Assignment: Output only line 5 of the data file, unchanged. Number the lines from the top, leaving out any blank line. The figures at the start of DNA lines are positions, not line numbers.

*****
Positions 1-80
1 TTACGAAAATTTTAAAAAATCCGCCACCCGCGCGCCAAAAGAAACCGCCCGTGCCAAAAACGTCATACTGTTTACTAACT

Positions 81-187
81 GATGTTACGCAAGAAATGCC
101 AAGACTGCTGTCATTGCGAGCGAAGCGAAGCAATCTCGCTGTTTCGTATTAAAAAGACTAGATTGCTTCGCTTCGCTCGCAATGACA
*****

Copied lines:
101 AAGACTGCTGTCATTGCGAGCGAAGCGAAGCAATCTCGCTGTTTCGTATTAAAAAGACTAGATTGCTTCGCTTCGCTCGCAATGACA